How to Repair a Toxic Work Culture

When bad behaviour is modelled in the workplace, it can spread throughout the entire organization

In 2016, six years after Canvaspop was founded, the business—and notably its culture—was in trouble.

Nazim Ahmed, co-founder and former CEO of the personalized photo art company, says the business began to lose its way around 2014 when it started scaling up and launched several new lines of business. One of them was PopKey, a GIF application, that had a different business model than Canvaspop and soon began competing for its resources.

Teams were splintered, with some staying at Canvaspop while others went to PopKey. The lack of clarity and direction from leadership on how the two lines of business were going to co-exist deeply affected company culture, Ahmed says. 

After a few years, the new lines began to falter and Canvaspop itself began to stall as new competitors entered the photo art space. The company quickly went from 30 employees down to eight after a series of layoffs and resignations. High turnover showed that staff had one foot out the door, Ahmed says, because they had lost confidence in leadership. 

“It’s a weird feeling when you have this vibrant community with lots of innovation and great things happening, and then very quickly it goes to a small group of people who are disillusioned,” he says. “That’s when I realized how fragile a positive work culture and growing company can be if not handled correctly.”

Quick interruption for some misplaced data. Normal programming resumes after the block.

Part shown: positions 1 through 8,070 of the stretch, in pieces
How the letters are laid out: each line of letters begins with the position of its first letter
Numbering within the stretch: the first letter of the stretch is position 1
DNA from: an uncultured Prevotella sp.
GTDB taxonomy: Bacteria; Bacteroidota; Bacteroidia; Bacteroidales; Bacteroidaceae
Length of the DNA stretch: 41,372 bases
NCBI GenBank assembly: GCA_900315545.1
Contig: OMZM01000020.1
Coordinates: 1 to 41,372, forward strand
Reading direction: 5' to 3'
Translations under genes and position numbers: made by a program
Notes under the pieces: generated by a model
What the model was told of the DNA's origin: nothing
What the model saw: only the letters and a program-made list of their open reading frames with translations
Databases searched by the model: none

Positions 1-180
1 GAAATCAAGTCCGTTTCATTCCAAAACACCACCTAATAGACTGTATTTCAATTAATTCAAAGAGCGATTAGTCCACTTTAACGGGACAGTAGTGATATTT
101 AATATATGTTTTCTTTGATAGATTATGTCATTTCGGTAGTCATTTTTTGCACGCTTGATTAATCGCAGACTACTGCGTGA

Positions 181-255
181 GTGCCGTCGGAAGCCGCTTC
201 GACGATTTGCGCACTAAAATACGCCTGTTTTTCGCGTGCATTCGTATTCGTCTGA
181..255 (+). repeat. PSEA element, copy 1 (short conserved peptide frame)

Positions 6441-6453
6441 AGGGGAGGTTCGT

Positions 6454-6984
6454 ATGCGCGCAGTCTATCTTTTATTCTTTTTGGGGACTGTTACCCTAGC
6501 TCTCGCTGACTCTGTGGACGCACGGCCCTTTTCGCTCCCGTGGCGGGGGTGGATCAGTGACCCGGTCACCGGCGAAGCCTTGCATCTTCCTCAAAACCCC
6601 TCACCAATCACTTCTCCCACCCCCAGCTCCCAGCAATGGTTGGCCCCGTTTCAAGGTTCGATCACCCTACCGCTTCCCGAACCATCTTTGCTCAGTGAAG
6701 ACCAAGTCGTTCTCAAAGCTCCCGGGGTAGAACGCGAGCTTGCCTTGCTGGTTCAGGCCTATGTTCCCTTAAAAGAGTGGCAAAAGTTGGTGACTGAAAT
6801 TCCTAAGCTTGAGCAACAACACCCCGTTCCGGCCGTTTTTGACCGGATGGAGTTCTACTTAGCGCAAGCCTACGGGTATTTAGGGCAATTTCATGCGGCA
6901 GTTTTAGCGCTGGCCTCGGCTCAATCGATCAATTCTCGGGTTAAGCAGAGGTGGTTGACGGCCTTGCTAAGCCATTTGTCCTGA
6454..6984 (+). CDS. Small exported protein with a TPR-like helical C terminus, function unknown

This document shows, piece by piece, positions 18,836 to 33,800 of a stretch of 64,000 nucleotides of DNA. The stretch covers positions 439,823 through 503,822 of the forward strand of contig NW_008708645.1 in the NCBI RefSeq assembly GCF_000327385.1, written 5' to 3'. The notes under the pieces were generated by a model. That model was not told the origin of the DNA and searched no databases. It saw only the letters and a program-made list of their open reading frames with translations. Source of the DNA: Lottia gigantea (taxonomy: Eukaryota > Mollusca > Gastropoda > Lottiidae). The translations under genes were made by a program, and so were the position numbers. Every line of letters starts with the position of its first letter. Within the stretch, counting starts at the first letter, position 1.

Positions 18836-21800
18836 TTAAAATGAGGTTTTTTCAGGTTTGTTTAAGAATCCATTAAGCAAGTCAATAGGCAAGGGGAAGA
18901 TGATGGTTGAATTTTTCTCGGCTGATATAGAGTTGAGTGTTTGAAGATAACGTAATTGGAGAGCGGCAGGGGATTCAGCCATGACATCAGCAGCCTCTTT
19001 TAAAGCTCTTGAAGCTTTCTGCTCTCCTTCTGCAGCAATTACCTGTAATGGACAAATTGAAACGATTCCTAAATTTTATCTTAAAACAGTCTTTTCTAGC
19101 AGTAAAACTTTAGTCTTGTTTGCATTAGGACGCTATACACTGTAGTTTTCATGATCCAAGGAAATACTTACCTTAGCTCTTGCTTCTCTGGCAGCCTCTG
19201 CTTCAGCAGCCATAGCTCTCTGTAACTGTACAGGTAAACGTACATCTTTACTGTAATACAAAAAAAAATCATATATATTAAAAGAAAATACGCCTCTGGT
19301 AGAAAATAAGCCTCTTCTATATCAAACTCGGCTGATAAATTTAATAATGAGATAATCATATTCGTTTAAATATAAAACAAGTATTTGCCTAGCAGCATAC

Signs of a toxic workplace

A toxic environment can encompass a variety of damaging behaviour, ranging from dysfunctional leadership styles to bullying and gaslighting by bosses or coworkers. Big-name examples of unhealthy workplaces have made headlines over the past few years, with employees coming forward from companies like Amazon, WeWork, Mailchimp and even the Ellen DeGeneres Show alleging instability, poor management, bullying, sexism, racism and overwork.

When left unaddressed, a toxic work culture has both personal and business repercussions, says Nora Jenkins Townson, founder of HR agency Bright + Early. If people are distracted by negative relationships or company drama, they’re likely not getting much work done, or producing their best quality of work, she says. “If you have a healthy feedback culture where everybody knows what’s expected of them—one where employees feel safe and empowered to give both positive and constructive feedback—people can just focus on their work,” Townson says.

On the personal side, a toxic workplace can cause employee burnout, hurt or trauma. Research shows that a toxic environment can lead to anxiety and depression. What’s more, when bad behaviour is modelled in the workplace, it can spread throughout the organization and have a ripple effect. 

Toxic workplaces also lead to high turnover. People are more likely to check out and quit when they’re experiencing an unhealthy culture—even without another job lined up, Townson says. This can cause the remaining workers to feel even worse. If employees resign from burnout, and you can’t replace them fast enough, staff are left to work harder with a bigger pile of work. “It becomes a spiral,” Townson says. 

How to repair a toxic workplace